As for what’s next on John Mayall’s horizon, he’s giving fans an early head-up as what’s to come in the future. “As for recording, I shall still be exploring the talents of guitar players who will be pretty well-known to all lovers of rock and roll. They will be strongly featured on the next studio album. I have already got songs lined up for our sessions in the studio at the end of this month. So look out for the prominent interplay and surprises that will be coming your way later this year. Thanks for all your support as usual. I couldn’t do it without you!”
by Mark Pucci

americanbluesscene.com:
John Mayall has always been the master of the understated. The best aspect of Mayall is that understated doesn’t mean underwhelming. Whether he’s knee deep in rock, blues, jazz, or gospel-infused delights, Mayall never fails to surprise, nor satisfy.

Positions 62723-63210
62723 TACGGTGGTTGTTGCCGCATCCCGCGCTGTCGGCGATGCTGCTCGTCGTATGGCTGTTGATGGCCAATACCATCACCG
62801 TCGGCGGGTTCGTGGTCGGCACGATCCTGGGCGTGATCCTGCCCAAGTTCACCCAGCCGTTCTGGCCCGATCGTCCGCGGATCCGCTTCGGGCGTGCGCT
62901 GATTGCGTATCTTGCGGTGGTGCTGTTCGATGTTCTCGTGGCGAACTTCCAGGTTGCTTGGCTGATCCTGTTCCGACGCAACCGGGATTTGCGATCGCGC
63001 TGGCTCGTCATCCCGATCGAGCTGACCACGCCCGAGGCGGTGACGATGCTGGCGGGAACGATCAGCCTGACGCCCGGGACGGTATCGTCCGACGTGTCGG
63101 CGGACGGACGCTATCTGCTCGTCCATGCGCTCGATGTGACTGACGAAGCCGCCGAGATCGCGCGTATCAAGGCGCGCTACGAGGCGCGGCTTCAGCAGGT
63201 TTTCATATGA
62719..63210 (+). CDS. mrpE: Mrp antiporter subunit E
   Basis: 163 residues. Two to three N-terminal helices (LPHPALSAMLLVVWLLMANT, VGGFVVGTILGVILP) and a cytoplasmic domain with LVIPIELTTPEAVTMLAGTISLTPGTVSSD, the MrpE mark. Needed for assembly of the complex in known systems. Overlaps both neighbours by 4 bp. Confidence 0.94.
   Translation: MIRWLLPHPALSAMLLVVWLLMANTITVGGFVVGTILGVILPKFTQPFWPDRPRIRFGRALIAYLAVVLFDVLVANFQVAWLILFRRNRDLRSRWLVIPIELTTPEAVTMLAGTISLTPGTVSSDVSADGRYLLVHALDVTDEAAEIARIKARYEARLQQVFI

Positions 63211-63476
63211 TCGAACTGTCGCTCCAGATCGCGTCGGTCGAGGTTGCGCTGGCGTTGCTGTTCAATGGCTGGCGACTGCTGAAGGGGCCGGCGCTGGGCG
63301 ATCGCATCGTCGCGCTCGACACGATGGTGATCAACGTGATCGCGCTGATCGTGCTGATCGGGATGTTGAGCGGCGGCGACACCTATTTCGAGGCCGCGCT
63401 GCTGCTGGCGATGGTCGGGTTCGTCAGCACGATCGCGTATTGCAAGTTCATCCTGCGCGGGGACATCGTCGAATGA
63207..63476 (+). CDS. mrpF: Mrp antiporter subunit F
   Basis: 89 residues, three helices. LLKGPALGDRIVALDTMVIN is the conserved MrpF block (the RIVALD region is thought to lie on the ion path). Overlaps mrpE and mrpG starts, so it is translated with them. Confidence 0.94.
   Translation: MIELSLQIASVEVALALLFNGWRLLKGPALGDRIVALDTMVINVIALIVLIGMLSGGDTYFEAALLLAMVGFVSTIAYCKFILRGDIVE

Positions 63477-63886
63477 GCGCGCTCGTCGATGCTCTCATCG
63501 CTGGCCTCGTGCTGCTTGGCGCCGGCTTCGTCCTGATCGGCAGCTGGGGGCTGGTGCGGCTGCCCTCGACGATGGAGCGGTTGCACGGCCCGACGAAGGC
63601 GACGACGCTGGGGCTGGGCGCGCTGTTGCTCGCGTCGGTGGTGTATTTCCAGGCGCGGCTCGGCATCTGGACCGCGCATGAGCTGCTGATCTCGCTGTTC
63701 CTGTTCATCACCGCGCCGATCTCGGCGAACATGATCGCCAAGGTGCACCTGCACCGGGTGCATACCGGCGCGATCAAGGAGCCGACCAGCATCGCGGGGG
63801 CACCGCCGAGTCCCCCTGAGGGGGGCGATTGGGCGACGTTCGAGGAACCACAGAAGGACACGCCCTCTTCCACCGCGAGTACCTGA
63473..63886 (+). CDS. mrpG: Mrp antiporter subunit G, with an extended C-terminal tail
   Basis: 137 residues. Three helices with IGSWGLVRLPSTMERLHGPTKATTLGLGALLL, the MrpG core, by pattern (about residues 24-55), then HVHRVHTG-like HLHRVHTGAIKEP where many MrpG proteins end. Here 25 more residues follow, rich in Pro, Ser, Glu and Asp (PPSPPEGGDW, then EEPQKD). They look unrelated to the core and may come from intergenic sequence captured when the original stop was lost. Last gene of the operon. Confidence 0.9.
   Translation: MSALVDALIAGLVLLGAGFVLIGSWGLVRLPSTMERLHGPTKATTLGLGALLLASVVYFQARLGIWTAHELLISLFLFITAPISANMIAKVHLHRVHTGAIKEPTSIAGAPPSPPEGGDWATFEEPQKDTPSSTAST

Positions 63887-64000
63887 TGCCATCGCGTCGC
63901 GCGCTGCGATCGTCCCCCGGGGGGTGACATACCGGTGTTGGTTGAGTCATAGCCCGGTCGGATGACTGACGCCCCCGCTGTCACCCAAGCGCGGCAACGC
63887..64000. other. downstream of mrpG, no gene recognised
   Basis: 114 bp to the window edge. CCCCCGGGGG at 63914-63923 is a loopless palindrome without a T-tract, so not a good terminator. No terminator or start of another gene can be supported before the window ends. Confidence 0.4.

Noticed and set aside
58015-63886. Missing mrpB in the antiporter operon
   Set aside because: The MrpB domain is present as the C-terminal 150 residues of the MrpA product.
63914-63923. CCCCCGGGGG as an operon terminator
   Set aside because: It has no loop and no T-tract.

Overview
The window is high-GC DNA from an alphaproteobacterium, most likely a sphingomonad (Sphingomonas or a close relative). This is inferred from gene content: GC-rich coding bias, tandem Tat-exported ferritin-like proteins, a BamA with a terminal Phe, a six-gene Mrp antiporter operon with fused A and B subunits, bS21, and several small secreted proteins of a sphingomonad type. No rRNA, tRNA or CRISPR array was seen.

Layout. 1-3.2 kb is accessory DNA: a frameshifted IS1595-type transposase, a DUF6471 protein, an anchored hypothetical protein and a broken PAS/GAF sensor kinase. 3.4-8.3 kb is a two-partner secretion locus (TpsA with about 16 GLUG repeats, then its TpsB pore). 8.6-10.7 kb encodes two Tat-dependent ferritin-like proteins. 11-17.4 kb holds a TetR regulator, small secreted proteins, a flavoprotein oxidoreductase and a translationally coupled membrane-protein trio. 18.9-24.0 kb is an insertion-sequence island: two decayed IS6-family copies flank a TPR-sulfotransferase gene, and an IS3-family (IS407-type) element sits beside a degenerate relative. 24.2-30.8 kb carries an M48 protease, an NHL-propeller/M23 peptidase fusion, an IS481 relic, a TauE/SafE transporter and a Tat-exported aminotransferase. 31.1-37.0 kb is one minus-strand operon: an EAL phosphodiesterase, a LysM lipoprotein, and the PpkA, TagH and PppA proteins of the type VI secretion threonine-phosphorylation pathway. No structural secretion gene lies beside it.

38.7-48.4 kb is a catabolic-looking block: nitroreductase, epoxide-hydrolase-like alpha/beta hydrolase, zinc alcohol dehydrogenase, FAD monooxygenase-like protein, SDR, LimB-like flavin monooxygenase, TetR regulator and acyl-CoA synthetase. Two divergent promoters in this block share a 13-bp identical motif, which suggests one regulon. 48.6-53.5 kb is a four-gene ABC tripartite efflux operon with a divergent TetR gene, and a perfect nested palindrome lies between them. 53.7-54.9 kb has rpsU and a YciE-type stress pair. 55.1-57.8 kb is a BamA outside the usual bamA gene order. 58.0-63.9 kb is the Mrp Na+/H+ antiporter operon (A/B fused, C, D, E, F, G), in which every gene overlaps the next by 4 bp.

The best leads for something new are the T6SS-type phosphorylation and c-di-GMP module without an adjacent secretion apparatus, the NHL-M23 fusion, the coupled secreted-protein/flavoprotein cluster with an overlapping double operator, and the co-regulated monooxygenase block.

For over five decades this Blues Hall of Famer has been a pioneering musician and entertainer. With any of a myriad of stellar guitarists that included Eric Clapton, Peter Green, Mick Taylor, Coco Montoya, Walter Trout, Buddy Whittington, and most recently, Rocky Athas, Mayall and company forged new paths of aural discovery and wonder.

Here on Three for the Road, out on Forty Below Records, there is no guitarist. Mayall says, “I’ve been using the trio format for our live shows for a year already, and the reason for that came about quite accidentally when my guitarist Rocky Athas wasn’t able to make a festival gig due to airline cancellations. Since then, I found that the interplay and dynamics have created a more personal upfront sound in my live performances. I can’t speak too highly of bass player Greg Rzab and drummer Jay Davenport, who have been my bandmates for the last ten years or more. Their Chicago roots are to the fore every time we get onstage together.”